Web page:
What is Emotional Intelligence?
Emotional intelligence refers to a person’s abilities and awareness of personal and interpersonal emotions, communication, and relationships.
In other words, it’s a social science word applied to how well people do in relationships with others, and how well they understand and manage emotions. It’s a term that was coined in the 1995 book by Daniel Goleman, Emotional Intelligence. The book is regularly updated and remains a popular reference for this kind of work.
One source describes the 4 key areas of Emotional Intelligence in this way:
- Recognizing your own emotional state and the effect your emotions are having on you
- Using what you know about your emotional states to inform the actions you take and direct your behavior
- Social awareness
- Recognizing the emotional states of others and understanding what’s happening with them
- Relationship management
- Incorporating your knowledge of everyone’s emotional states to help manage relationships and conversations.
We all have an Emotional Intelligence “EQ,” that tells us how adept we are at personal interactions, getting needs met, and having positive relationships. By knowing your EQ, you can understand your strengths and weaknesses and take some action at improvement.
Why Emotional Intelligence at Work Matters
Being a productive, cooperative member of a team is a key aspect of being a good worker. And great customer service is a direct indicator of high emotional intelligence levels. In fact, any business relationship benefits from being emotionally intelligent.
When the whole company works well together, it’s evidence of great company culture. Emotional intelligence at work means fewer miscommunication mishaps, easier workflows, and better relationships among workers.
Related: What is Company Culture? (And Does it Matter?)
Cultivating empathy and compassion go a long way. In the business world, being able to be flexible enough to see something from someone else’s point of view can mean more productive meetings, and more successful business transactions.
How to Promote Workplace Emotional Intelligence
To start an emotional intelligence program at work, you could look for a company that will give each employee an assessment and build a program. Or you can DIY it. The Consortium for Research on Emotional Intelligence in Organizations has a technical resource for an emotional intelligence program.
You could also create an optional program for employees to assess themselves and work towards greater emotional intelligence.
There is, of course, an app for that (see below).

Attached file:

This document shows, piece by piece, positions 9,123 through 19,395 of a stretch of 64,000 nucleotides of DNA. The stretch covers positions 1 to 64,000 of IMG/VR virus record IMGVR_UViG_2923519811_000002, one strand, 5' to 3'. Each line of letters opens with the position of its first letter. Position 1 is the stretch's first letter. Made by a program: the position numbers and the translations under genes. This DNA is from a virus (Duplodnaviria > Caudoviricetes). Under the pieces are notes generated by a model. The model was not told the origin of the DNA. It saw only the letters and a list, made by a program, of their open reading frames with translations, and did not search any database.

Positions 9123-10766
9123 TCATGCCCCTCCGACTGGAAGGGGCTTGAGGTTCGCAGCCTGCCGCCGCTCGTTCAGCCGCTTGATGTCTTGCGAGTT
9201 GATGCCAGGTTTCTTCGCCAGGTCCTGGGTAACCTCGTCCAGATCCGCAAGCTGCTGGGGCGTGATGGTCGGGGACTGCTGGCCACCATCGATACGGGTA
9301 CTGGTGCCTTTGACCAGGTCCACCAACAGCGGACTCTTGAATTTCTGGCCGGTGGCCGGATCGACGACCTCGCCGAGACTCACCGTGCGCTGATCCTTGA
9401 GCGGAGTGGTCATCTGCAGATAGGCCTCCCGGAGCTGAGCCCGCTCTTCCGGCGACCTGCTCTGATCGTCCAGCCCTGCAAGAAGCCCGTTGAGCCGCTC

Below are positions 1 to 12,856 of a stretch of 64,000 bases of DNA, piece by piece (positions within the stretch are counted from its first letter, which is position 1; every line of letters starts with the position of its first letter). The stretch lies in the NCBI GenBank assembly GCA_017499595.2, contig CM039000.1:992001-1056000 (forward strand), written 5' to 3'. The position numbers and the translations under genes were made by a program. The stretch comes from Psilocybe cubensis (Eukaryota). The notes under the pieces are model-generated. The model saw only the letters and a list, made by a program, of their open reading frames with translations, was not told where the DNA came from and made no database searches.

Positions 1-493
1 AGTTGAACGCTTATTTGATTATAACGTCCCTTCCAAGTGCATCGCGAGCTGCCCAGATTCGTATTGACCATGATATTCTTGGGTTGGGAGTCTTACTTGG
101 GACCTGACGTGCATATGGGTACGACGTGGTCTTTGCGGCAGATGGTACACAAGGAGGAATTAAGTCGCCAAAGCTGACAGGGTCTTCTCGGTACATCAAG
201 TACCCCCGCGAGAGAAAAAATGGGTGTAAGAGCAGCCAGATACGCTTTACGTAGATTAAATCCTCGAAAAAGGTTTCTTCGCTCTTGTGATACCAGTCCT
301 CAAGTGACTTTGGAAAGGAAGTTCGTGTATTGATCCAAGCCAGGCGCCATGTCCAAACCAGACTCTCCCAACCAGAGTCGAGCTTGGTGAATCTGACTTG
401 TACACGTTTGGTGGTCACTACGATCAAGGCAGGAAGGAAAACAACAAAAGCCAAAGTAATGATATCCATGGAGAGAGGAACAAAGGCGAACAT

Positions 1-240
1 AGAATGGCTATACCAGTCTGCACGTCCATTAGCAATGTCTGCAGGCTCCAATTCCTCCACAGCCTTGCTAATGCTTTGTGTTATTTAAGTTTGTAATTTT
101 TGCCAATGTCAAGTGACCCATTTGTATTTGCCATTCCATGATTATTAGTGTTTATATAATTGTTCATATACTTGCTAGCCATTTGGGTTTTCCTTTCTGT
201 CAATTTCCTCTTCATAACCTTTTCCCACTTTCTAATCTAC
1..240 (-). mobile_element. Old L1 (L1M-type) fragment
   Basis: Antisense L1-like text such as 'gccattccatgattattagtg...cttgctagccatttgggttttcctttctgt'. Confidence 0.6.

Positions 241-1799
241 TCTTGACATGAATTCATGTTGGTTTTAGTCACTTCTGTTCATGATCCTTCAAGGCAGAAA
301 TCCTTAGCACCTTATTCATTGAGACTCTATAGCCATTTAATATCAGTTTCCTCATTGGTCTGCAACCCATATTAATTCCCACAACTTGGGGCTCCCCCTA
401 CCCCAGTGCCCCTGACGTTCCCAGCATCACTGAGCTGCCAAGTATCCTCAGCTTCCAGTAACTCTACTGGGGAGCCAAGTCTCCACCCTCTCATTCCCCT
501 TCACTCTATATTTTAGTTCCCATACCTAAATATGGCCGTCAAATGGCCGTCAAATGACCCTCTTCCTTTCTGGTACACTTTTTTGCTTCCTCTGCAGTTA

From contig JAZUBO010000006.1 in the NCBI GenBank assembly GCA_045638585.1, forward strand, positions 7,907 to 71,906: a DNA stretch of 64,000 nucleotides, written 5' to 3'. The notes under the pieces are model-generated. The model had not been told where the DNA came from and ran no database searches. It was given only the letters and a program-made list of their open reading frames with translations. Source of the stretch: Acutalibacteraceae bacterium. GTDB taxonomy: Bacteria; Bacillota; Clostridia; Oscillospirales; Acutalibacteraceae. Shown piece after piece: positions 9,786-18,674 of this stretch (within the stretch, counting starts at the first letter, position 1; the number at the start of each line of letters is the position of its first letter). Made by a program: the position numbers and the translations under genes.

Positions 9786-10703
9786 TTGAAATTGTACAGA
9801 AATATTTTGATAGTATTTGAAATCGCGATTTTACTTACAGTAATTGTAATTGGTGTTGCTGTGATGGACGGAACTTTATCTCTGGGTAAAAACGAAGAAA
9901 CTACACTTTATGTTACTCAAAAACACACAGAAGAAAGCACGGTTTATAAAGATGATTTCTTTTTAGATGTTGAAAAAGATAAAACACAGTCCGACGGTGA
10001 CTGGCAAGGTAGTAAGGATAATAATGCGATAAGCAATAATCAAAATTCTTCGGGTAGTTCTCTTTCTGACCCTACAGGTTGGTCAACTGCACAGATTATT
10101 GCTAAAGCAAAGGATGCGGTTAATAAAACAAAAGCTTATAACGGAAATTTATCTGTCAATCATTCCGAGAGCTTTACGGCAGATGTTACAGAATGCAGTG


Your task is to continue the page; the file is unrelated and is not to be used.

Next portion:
Step 1: Track Your Own Emotions
Start tracking your own emotions at work throughout the day. Apps like Happiness all do similar things: at various times throughout the day, the app pings you and you note how you’re feeling and what you’re doing. After a few days of this, you may begin to notice trends in your workday.
You’ll be able to track how you feel at certain times of day, after interacting with certain people, how long it’s been since you ate something or took a break.
All this information is a great way to get started on the first aspect of emotional intelligence, which is awareness of your own emotions.
Step 2: Change Behavior
Armed with this knowledge, you can move to step 2 — using knowledge of your emotions to direct your behavior.
When you know that 2 pm is your worst time of day (tired, hungry, unfocused, crabby mood), you can try to reschedule important meetings for a different time of day. Or even if you can’t reschedule, you can know you’re not going to be on your best game, and you can make a note to double check your work when you’re feeling more focused and happier about life.
Step 3: Notice Others’ Emotions
After spending quite a bit of time understanding your own emotions and how they affect your behavior, it will start to come more naturally to notice other people’s emotions and behaviors and start to make some connections.
Developing empathy and seeing things from another’s point of view can be a key way to reduce miscommunication. After all, you know how you make decisions when you’re grumpy or tired or feeling left out. So when you see that’s happening for someone else, you can have compassion and not take things personally.
Step 4: Integrate
Combining everything you learned so far will make this part easy. Even if other people aren’t doing this same kind of work (there’s always that one person who is always a grump, right?) cultivating your emotional intelligence can make life work easier.
Relationships work smoother, people feel heard, and self-awareness keeps everything in perspective.